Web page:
# Distance given two velocities

I have a home trainer that is connected to an application that I am writing which needs to calculate a distance traveled given the speeds that the trainer is sending.

As such, every second, the trainer sends the instantaneous speed of the rider.

Example:

At Second 0: 10 km/h At Second 1: 15 km/h At Second 2: 12 km/h

..

Again, all that I receive are the speeds.

Each second, I need to calculate the total distance traveled.

Example: At second 1, I should know how far the rider has traveled (knowing the speeds from Second 0 and Second 1). At second 2, again, I would need to know how far the rider has traveled (knowing the speed at Second 1 and at Second 2) and so on.

What would be the correct way to at least approximate it?

• Just add up the distance moved every second. Jan 1, 2022 at 1:04
• If your familiar with numerical integration, all those methods apply based on your assumptions for the velocity between the intervals of announcement. Jan 1, 2022 at 2:23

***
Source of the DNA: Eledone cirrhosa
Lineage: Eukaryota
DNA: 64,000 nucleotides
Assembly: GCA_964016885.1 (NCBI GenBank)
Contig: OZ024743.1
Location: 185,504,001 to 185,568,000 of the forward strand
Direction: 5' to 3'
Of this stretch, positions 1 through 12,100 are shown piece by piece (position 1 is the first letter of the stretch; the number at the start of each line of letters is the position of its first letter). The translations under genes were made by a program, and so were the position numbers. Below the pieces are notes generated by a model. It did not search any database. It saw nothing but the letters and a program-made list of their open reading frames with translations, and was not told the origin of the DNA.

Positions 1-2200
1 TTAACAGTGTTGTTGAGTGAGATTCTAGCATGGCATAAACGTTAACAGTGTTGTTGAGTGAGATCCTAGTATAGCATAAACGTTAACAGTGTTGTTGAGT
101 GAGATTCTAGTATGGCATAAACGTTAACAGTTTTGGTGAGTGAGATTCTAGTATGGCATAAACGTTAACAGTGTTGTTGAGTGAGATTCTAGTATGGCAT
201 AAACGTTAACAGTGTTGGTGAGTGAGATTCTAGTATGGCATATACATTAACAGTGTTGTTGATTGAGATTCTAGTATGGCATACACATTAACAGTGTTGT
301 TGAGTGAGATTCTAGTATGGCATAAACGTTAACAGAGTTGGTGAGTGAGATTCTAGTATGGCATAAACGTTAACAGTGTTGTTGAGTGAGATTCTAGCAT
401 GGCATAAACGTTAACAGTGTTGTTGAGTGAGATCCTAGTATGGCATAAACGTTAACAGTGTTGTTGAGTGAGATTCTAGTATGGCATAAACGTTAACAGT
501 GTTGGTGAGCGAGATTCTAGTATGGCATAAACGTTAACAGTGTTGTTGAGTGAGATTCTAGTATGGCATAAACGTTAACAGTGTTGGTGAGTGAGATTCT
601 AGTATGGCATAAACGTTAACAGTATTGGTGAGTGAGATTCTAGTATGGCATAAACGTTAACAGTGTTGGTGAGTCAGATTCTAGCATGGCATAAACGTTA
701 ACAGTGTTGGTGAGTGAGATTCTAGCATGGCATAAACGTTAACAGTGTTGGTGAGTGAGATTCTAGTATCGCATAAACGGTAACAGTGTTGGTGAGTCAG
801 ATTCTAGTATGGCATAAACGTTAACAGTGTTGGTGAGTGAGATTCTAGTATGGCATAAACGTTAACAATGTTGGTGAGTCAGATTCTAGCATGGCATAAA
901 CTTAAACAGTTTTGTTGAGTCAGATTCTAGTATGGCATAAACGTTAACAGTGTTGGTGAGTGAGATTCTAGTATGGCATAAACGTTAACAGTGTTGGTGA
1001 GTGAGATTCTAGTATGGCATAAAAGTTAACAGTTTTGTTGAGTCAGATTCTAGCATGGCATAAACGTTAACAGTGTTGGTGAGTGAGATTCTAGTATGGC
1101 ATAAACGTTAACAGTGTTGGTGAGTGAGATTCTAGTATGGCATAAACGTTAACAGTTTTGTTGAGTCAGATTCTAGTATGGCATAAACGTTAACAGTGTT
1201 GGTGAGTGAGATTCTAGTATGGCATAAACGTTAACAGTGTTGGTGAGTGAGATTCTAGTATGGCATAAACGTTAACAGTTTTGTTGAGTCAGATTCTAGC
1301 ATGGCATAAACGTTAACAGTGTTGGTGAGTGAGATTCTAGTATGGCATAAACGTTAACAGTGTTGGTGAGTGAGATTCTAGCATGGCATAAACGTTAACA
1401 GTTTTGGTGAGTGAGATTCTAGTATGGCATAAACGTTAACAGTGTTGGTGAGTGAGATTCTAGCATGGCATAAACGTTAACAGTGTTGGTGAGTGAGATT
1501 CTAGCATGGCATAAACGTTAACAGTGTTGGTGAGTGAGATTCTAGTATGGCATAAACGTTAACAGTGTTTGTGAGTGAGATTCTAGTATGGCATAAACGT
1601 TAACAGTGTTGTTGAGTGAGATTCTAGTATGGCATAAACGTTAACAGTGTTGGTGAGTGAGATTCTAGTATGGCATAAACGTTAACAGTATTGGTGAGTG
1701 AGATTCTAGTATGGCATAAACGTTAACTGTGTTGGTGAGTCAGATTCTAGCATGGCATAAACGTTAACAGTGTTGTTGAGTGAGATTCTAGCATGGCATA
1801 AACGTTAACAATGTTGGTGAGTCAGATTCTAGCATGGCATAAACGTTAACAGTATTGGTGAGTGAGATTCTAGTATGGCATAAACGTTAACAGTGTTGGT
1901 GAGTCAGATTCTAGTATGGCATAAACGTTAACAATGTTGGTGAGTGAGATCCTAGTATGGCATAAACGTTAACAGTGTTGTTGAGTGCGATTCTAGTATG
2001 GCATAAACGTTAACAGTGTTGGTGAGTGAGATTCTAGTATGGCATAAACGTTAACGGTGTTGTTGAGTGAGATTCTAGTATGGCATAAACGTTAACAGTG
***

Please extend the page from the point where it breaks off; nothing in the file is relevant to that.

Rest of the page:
• \begin{aligned}V_{i}=a_{i}t+b_{i}\\ X_{i}=\dfrac{a_{i}}{2}t^{2}+b_{i}t\\ t=1\\ X=\sum X_{i}\end{aligned}
– Eli
Jan 1, 2022 at 8:43
• Thank you! Is it correct to assume that a at index i is (v at index i) - (v at index (i-1)) as t is always 1 in my sample data points that I receive? Basically, a is the slope between the data points. Is this correct? Thank you. Jan 1, 2022 at 15:53

Thus the average speed between time $$t=i$$ and $$t=i+1$$ is $$\dfrac{v_{\rm i}+v_{\rm i+1}}{2}$$ and so the distance travelled in this time interval is $$\dfrac{v_{\rm i}+v_{\rm i+1}}{2}\times ((i+1)-i) = \dfrac{v_{\rm i}+v_{\rm i+1}}{2}$$